License agreement terms
License agreements come in many different shapes and sizes, depending on the nature of the licensed technology and the terms of the business arrangement underlying the license. The following are some of the key terms included in most licenses, though there are many more details negotiated in each license agreement and each such agreement is unique:
- Licensed technology. What is the licensed technology? Is the licensed technology comprised of patents, copyrights, trade secrets, software, designs, materials, compounds or other? Define the scope of the licensed technology clearly. Consider whether to include rights in future-developed technology that arises for some time period after the date of the license agreement.
- Exclusivity and field of use. Will the license be exclusive or non-exclusive? If so, in what geographic territory, and in what field of use? If you are licensing technology core to your business from a university, hospital or other institution your investors may require that the licenses be exclusive in all fields of use throughout the world, but the result depends on the context. Learn about licensing IP from a university or hospital. What level of royalties must be paid, or sales of covered products made, in order to retain exclusivity? If an arrangement is exclusive, it is critical to define that exclusivity as clearly as possible, particularly from the perspective of the licensor. Read more about exclusivity agreements.
- Sublicensing. The license should make clear whether a license is sublicensable or non-sublicensable. The of a licensee may be permitted sublicenses, even if other third-parties are not. Even if sublicensing is permitted, there may be restrictions on the type of sublicense or customer. Depending on the anticipated business model, sublicensing is often required in order to effectively utilize a license.
- Fees, royalties and milestones. How much will be paid up front, in ongoing royalties and/or upon achievement of development or commercial milestones? Some licensees do not have readily available cash, so prefer royalties, while other licensees are prepared to pay more substantial amounts up front in order to reduce or avoid future payments such as royalties and milestone payments. The rate is usually a significant topic of negotiation, with rates varying depending on many factors, particularly the value of the intellectual property and the additional work or third-party intellectual property required to develop a commercial product or service. The rate is often higher where derived from sublicensing of the licensed technology. It is important to carefully define the net sales, gross or other triggers of any ongoing royalties or milestone payments. An provision may be included, which allows the licensor to conduct of the licensee’s records to verify proper payment of royalties and milestone payments.
- Equity. Some licensors will require equity in the licensee, depending on the context. Such equity are fairly common, for example, in license by universities and hospitals.
- Control of patent prosecution and enforcement. Who will prosecute and maintain licensed patents? Who will have the right to sue third-parties for infringement? Where there is an exclusive license, these rights often are held by the licensee, while non-exclusive licenses often retain these rights to the licensor.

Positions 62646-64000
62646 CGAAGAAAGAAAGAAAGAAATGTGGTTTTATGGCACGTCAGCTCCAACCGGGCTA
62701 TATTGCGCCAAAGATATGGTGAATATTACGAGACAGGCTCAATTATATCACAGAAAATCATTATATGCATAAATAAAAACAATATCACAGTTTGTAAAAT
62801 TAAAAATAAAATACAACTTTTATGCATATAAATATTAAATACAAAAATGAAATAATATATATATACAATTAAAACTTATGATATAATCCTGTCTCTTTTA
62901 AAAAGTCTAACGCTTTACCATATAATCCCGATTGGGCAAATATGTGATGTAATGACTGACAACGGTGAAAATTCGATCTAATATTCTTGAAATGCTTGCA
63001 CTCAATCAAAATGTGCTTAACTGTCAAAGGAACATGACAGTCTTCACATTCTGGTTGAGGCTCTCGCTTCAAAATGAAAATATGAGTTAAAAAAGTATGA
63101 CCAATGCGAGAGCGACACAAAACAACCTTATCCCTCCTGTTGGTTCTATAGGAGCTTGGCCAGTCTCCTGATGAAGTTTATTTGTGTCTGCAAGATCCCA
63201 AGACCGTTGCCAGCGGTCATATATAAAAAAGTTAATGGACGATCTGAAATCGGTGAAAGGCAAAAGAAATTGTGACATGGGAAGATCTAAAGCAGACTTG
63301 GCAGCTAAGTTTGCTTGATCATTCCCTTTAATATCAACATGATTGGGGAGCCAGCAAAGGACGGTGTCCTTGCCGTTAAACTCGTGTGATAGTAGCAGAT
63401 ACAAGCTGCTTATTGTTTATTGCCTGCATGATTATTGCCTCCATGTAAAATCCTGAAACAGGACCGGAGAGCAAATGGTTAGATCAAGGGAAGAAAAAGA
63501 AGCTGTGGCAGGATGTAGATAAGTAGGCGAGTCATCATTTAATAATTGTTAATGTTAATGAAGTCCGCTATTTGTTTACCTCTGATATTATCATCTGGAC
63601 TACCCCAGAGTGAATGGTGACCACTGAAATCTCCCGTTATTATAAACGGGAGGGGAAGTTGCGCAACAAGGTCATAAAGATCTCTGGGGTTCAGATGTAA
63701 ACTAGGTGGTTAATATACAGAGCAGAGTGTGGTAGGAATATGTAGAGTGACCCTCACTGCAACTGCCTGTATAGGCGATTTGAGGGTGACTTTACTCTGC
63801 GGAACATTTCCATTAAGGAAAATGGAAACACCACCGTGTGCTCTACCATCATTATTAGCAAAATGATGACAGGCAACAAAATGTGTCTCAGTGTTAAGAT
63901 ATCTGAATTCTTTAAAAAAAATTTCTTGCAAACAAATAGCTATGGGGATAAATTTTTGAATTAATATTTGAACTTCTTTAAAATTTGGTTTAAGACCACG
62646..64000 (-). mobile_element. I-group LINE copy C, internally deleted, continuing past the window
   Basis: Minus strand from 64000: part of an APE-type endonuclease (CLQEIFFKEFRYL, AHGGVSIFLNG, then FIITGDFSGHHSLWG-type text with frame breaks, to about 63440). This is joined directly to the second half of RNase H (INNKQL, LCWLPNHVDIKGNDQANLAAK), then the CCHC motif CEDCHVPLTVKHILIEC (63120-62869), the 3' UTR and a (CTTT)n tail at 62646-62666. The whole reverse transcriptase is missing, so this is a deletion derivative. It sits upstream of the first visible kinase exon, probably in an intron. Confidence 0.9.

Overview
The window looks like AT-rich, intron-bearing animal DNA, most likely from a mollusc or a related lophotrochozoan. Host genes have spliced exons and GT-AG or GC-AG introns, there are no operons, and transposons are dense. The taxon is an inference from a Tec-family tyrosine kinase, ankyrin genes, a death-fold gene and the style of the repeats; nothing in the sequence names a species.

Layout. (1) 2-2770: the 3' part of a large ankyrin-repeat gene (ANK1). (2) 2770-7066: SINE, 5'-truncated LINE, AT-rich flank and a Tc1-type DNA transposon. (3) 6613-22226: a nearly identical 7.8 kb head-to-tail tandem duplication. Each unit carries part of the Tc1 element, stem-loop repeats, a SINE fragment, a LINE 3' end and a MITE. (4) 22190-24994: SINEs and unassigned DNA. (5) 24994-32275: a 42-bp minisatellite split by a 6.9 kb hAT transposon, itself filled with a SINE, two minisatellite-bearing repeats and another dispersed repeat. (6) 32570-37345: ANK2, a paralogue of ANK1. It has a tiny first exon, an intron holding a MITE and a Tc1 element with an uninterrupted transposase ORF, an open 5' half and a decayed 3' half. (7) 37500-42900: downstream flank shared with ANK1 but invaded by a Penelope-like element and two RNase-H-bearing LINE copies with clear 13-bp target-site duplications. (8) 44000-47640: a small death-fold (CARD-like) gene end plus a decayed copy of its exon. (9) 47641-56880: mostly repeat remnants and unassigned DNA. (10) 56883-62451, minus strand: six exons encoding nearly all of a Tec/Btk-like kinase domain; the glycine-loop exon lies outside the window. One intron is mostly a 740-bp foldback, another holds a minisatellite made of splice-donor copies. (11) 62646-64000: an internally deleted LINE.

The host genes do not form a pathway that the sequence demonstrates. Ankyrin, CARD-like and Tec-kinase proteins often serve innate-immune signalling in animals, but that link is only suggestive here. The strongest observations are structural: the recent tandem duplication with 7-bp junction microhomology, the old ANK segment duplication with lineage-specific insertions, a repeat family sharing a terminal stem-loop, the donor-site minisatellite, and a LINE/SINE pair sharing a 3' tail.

- Improvements to the licensed technology. If the licensee improves the licensed technology, will the licensor have any rights under those improvements?
- Confidentiality. Many license arrangements require the licensee to keep the licensed technology, and/or the deal terms, confidential.
- . What does each party make to the other in connection with the agreement? While a warranty of proper authorization to sign the agreement is common, numerous other of either party may be relevant as well.
- Indemnification. Indemnification is commonly used to define the scope of each party’s responsibility for third-party claims that arise from the license agreement. The proper scope of that indemnification is highly context specific.
- Limitations of Liability. Disclaimers and limits of liability are commonly included.
- Support. Will the licensor provide ongoing support in connection with the licensee’s or its customers’ use of the licensed technology? Support services are common in software licensing, but can also be relevant in know-how and other licensing arrangements.
- Escrow. In some license arrangements, most commonly software, a third-party escrow arrangement may be established. The suitability and nature of these arrangements is highly context specific, though there are fairly standardized third-party technology escrow services available.
- Export Restrictions. Some technologies are subject to restrictions on export, which must be evaluated in advance of any license agreement. Further, the license agreement often will restrict further export of the relevant technology.
- Assignment. Will the license be assignable without consent to any third-party, to buyers of the licensee, or not at all? The assignment clause is an extremely important provision because it defines whether a buyer of the licensee can continue to utilize the license. If the license is important to the licensee, restrictions on assignment of the license can have significant adverse effects on the licensee (for example, it may make the licensee less attractive by potential acquirers and investors).
- Ancillary Agreements. License agreements are often accompanied by development agreements, reseller agreements or other commercial terms establishing greater detail regarding the interactions of the licensor and licensee. These ancillary arrangements may be embedded in the license agreement itself or may be in separate agreements.